Letter from Birmingham Jail Teacher Resources
Find Letter From Birmingham Jail educational ideas and activities
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Ninth graders study the American Civil Rights Movement. In this social justice lesson plan, 9th graders read "Making History," and discuss the decision in the Brown v. Board of Education case. Students then take the provided Civil Rights test.
Eighth graders explore the Cold War Era. In this world history instructional activity, 8th graders discover the positions taken by countries during the Cold War as they listen to lectures regarding the major events and turning points in the Cold War. Students also read selected text and listen to music regarding the era.
Students examine the philosophy of nonviolence developed by Martin Luther King, Jr. and how this turned into practice during the Civil Rights Movement. They compare these teachings to those of Mohandas K. Ghandi.
Tenth graders evaluate the role and consequences of civil disobedience compared to other forms of protest in the civil rights movement of the 1960s. They use Henry David Thoreau's essay, "Civil Disobedience," to delvelop their knowledge of the concept. Pupils define the term "civil disobedience" and give an example.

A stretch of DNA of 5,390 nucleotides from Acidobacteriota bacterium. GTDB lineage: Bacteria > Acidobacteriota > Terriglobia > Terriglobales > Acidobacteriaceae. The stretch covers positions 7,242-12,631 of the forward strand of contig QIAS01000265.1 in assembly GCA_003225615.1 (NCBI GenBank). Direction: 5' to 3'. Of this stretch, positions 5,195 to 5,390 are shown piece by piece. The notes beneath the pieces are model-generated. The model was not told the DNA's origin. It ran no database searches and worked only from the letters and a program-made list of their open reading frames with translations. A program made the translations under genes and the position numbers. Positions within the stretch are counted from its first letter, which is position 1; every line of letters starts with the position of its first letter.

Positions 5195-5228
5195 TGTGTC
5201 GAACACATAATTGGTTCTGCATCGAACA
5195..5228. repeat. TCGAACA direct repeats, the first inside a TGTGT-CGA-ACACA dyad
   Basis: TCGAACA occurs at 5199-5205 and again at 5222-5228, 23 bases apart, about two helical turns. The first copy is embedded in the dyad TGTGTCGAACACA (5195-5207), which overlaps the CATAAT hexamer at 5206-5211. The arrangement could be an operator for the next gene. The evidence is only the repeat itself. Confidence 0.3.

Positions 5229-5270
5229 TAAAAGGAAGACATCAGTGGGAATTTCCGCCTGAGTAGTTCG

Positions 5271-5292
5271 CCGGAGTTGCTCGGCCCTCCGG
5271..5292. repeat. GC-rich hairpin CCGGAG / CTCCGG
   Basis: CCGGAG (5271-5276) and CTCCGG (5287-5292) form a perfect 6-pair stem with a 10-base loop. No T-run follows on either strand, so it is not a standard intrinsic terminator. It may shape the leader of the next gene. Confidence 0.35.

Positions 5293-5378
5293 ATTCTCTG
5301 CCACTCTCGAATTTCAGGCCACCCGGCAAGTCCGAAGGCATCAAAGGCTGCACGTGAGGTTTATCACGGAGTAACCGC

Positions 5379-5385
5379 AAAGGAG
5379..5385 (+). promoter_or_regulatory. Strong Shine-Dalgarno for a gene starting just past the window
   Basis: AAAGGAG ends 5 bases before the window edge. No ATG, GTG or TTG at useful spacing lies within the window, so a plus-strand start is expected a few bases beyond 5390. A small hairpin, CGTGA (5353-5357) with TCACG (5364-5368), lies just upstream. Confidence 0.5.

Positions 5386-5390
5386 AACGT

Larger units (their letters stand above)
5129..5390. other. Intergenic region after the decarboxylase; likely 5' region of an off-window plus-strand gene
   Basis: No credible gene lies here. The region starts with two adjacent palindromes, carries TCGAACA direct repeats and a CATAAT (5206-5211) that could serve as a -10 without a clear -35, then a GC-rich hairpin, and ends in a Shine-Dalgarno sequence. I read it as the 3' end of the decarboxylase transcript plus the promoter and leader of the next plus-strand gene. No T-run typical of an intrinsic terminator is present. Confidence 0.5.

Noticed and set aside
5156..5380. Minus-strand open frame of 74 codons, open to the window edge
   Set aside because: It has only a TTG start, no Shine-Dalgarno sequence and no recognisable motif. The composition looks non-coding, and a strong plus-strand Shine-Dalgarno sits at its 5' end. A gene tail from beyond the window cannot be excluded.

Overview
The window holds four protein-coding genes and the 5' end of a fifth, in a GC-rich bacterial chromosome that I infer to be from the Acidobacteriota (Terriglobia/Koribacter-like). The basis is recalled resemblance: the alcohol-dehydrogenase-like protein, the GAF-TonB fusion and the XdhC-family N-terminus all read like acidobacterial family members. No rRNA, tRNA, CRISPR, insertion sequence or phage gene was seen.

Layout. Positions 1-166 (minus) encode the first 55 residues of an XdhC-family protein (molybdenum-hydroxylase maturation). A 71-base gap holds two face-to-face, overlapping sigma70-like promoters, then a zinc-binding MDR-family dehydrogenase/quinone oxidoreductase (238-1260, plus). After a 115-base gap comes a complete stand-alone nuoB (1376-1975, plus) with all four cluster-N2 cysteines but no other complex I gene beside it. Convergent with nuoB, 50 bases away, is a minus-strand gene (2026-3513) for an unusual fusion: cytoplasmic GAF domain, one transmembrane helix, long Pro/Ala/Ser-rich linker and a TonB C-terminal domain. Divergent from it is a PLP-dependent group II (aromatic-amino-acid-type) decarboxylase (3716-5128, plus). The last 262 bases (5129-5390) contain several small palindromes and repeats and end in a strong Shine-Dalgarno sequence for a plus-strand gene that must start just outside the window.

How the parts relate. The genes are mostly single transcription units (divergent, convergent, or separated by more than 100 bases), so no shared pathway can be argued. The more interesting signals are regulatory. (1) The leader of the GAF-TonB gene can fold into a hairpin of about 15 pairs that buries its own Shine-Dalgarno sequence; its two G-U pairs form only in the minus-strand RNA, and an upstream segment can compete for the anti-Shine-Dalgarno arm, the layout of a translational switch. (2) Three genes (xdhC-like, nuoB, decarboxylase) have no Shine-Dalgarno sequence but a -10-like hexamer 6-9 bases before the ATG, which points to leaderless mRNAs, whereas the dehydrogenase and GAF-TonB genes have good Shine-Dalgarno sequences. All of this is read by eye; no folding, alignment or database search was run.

Students locate the literary devices used in Martin Luther King Jr.'s "I Have a Dream" speech. In this figurative language lesson plan, students first distinguish between similes, metaphors, analogies, personification, etc. Students watch a video of Dr. King's speech and work in groups work to locate any figurative language included in the speech. Students create a presentation to share with the class what they learned.
"How might multiple perspectives of standardized testing impact me as a student?" is an example of an essential question that a researcher might use as a basis for this lesson on how to research and present a written stance on a controversial issue. The school librarian models searches of print and non-print resources and the teacher models perspective development and citation format.
Take advantage of Banned Book Week to pique students' interest and get them reading! Create a classroom display of previously banned books and allow each member of your class to choose one to read. After they have read their book, get into the school library and do some research. Why was the book banned? Who was behind the censorship? As a final assessment, class members write a persuasive essay defending their book or urging the school or local library to ban the book.
The Secret Life of Bees provides high schoolers an opportunity to connect the events in the novel to events in America’s history. After choosing a topic from a provided list, individuals research how the event affected the Civil Rights Movement in this country. Directions for direct instruction, modeling, guided and independent practice, as well as activities, a template for self-assessment, and a project rubric are included.